“Squat and stand like a rooster!” These were the immortal words of the occupational therapist (OT) who has been helping myself and my attendants in the past few weeks. We are working on tweaking the way we do my transfer from my wheelchair to bed (shower chair, toilet, etc.) to minimize risk of injury. Turns out that my attendant assuming a completely undignified stance will enable me to do more of the work, while increasing the safety of the transfer itself. The sessions have been wonderfully helpful and also very funny!
Helping you use the right body mechanics when doing certain tasks is not the only way an OT can help you function better with RA.
What is occupational therapy?
Occupational therapy is a type of rehabilitation medicine. OTs can help you solve problems that interfere with you being able to do the things you love. If you experience problems taking care of yourself, working, or doing leisure activities, an OT can put together a program that can help you improve your ability, and recommend adaptive equipment. They can also train you how to use that equipment, as well as guide family and caregivers in helping you.
If you think an OT could be helpful for you, ask your doctor for a referral. You can also hire one privately, and do a search on Find an Occupational Therapist to get a list of OTs in your area. Check with your insurance to see if you have coverage.
Occupational therapy at home
The first time people with RA see an OT, it is often related to getting splints for their hands. OT’s are experts in finding the right splints for your particular problem, providing support and rest for the joint in question.
An OT can also help you with many other areas in your home. People with RA have a higher risk of falling, and the highest risk for falling is in the bathroom. There are a number of things an OT can recommend to help reduce the risk. These include a shower chair, sticky rubber decals for the bottom of your tub, and grab bars.
You might not like the idea of having this type of equipment in your bathroom — grab bars are just for the elderly, aren’t they? Well, no. They are for anyone who might have a higher risk of falling and with RA, that’s you, too. Think of it this way - this type of equipment is simply a tool to protect you and could make the difference between getting on with your day, and a broken hip.
The kitchen is also a notorious place for reminding you of the limits RA can impose. For many, it’s the moment when you have to ask your 10 year old for help in getting the lid off the pickle jar. Here, too, an OT can suggest tools and gadgets that can make you more independent in the kitchen, as well as reduce your pain as you cook.
Kitchen gadgets can include sticky mats to keep bowls in place, and help you open jars. Utensils and cutlery created for arthritis hands, suggestions for automation, and how to reduce pain. A common suggestion is to get a stool for the kitchen to take the strain off your legs.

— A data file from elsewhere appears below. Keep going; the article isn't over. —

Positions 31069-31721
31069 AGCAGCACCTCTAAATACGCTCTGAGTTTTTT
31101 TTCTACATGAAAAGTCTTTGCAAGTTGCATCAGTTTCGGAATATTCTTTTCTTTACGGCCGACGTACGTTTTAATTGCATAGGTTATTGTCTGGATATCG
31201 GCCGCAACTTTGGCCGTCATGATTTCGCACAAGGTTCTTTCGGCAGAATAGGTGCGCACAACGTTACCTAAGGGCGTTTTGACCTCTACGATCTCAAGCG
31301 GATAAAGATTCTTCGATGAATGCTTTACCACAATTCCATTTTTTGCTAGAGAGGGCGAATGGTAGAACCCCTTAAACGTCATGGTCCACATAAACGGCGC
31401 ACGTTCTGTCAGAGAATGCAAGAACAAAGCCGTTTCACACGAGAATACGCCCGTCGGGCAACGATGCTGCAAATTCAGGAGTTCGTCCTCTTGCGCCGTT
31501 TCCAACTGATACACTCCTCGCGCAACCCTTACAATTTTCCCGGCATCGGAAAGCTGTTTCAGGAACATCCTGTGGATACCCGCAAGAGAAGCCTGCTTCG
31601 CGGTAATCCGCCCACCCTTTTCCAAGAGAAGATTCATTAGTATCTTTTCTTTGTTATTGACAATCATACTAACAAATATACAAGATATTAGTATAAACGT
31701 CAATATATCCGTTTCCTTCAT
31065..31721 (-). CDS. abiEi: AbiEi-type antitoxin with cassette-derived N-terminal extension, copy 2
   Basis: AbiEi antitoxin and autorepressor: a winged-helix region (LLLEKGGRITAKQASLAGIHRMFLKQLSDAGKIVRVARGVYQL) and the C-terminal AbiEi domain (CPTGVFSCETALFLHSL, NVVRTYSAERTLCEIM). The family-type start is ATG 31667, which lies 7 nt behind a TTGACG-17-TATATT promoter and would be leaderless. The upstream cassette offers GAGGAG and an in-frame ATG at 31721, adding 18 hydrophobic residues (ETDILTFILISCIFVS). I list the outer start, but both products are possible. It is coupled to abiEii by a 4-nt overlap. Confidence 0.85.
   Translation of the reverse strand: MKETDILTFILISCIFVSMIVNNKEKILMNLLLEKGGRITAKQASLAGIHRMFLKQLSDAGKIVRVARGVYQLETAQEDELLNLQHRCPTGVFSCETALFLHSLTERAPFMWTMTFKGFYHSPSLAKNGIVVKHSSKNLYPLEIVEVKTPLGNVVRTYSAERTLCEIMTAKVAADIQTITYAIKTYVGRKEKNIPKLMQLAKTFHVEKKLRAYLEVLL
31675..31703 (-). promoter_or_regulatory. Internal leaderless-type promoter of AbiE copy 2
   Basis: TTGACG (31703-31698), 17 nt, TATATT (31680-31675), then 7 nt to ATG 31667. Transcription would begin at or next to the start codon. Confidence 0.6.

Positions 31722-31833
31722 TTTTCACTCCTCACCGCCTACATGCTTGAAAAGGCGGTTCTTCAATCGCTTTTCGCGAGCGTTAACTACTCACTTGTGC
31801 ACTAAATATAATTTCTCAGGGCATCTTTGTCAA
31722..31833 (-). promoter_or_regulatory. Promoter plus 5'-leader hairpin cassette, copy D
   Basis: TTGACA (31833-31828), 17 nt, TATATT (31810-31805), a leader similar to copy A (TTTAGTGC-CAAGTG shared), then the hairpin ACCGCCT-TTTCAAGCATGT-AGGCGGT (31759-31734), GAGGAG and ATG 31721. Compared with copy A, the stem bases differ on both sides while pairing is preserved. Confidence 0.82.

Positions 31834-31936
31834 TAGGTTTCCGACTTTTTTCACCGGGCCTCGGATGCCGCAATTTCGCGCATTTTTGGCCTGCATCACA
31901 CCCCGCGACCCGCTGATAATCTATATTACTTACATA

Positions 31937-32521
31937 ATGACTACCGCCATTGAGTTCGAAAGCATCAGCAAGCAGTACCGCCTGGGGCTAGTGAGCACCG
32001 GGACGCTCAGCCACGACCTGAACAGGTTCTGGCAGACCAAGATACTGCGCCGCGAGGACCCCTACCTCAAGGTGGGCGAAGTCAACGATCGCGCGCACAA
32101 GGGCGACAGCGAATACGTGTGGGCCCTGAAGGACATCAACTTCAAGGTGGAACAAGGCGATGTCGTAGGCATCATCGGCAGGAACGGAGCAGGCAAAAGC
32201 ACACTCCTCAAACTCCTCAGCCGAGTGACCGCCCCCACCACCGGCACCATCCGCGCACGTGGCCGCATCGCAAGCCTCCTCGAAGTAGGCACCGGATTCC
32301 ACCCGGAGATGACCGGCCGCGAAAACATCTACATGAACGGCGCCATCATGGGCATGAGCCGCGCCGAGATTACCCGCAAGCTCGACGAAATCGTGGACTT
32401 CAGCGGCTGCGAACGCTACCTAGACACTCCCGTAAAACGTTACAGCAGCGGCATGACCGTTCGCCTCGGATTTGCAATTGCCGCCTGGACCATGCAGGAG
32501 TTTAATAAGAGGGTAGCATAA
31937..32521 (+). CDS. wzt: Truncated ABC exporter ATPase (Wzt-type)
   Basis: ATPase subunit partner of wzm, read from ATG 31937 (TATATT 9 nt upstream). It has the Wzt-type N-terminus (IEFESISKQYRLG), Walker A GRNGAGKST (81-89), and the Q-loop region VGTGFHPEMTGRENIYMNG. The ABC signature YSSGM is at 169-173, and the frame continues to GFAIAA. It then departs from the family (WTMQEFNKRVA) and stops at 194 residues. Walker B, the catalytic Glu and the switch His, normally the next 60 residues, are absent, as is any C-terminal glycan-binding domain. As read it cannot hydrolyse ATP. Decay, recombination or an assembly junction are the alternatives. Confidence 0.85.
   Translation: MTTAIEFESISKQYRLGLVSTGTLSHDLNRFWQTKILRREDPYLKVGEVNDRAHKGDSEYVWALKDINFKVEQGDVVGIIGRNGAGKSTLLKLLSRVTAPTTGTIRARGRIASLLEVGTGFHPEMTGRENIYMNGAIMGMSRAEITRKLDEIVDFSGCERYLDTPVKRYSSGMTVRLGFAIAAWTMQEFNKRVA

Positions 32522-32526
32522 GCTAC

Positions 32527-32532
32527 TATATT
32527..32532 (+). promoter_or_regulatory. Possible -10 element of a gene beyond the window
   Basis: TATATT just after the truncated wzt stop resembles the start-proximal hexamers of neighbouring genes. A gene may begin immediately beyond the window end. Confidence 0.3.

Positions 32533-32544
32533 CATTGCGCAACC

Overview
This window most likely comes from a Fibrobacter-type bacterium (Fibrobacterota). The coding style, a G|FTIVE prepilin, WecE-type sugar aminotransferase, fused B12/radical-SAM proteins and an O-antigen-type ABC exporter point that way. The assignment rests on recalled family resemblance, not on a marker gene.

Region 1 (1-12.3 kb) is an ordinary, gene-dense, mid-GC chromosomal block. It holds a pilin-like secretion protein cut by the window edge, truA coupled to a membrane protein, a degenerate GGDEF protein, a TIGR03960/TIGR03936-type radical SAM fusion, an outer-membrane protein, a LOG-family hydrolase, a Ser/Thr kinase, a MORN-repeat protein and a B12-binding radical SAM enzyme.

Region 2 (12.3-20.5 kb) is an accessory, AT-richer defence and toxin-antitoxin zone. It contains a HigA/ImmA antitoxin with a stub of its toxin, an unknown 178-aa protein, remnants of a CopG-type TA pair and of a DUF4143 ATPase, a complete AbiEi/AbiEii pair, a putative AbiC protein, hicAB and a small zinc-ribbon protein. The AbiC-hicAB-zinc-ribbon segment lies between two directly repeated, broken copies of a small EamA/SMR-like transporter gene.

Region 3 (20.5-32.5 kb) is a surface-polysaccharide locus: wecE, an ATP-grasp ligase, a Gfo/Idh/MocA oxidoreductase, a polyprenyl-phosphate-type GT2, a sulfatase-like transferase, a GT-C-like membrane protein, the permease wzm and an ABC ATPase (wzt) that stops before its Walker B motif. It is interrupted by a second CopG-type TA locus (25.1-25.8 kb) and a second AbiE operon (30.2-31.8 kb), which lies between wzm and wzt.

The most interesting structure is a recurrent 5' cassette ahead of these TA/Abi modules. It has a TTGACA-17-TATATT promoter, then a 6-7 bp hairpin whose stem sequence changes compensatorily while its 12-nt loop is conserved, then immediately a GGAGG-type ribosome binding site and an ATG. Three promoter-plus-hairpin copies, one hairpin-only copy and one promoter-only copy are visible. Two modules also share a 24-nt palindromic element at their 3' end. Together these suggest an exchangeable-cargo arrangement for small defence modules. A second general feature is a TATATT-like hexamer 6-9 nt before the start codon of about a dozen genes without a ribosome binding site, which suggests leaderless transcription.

An OT can also give you suggestions on how to manage chores, better ways of cleaning, shopping, and yardwork.
Occupational Therapy at work
Are you having trouble at work because of your RA? An OT can help with that, too! Talk to your supervisor or human resources department about getting an ergonomic assessment of your workspace.
An OT can evaluate how and where you work and make recommendations for accommodations that can make work easier for you. As a person with a chronic illness, you are legally entitled to accommodations, or modifications, as long as they enable you to do the essential duties of the job. Accommodations are usually not expensive — on average, they cost $500 or less.
There are a range of modifications possible for someone who lives with RA. It can include adding adaptive equipment, such as voice recognition software. Another possibility is changes to equipment, like a spinner ball on the steering wheel of a forklift. It can also be incorporating added flexibility into a schedule, such as flextime, working from home, regular breaks, or the ability to take a short nap during the lunch hour.
Negotiating these types of accommodations can be difficult when you’re not an expert. This is where an OT can be extremely helpful. Not only do they have the expertise to recommend a variety of modifications that can help you work, but they also have the negotiation skills to make the arrangements with your employer.
Have you ever used an OT?
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Lene writes the award-winning blog The Seated View. She’s the author ofYour Life with Rheumatoid Arthritis: Tools for Managing Treatment, Side Effects and Pain and 7 Facets: A Meditation on Pain.
Lene Andersen is the Community Leader for HealthCentral’s RA Community. Lene (pronounced Lena) is an award-winning writer, health and disability advocate, and photographer living in Toronto. She’s written several books, including Your Life with Rheumatoid Arthritis: Tools for Managing Treatment, Side Effects and Pain, and 7 Facets: A Meditation on Pain, as well as the award-winning blog, The Seated View. Follow Lene on Twitter @TheSeatedView and on Facebook. Watch her story on HealthCentral.